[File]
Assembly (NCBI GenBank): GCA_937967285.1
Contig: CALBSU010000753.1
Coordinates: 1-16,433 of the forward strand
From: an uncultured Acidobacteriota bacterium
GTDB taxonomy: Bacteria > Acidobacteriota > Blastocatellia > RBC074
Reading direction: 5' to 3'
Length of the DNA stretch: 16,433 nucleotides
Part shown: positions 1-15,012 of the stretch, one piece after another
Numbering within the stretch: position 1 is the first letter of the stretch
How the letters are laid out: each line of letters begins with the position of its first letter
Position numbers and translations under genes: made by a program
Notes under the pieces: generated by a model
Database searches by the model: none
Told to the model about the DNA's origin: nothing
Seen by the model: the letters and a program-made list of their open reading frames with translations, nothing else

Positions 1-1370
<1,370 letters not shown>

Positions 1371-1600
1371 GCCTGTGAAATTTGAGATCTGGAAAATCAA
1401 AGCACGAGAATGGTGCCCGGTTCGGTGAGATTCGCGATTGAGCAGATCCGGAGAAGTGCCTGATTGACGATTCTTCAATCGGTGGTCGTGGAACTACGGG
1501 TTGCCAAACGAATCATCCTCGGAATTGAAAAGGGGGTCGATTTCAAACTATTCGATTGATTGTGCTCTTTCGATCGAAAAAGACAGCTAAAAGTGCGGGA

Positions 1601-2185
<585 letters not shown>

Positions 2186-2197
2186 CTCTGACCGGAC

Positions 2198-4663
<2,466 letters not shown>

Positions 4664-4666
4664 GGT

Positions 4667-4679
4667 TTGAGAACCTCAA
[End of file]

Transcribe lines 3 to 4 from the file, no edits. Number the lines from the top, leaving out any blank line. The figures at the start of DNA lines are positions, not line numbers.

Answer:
Coordinates: 1-16,433 of the forward strand
From: an uncultured Acidobacteriota bacterium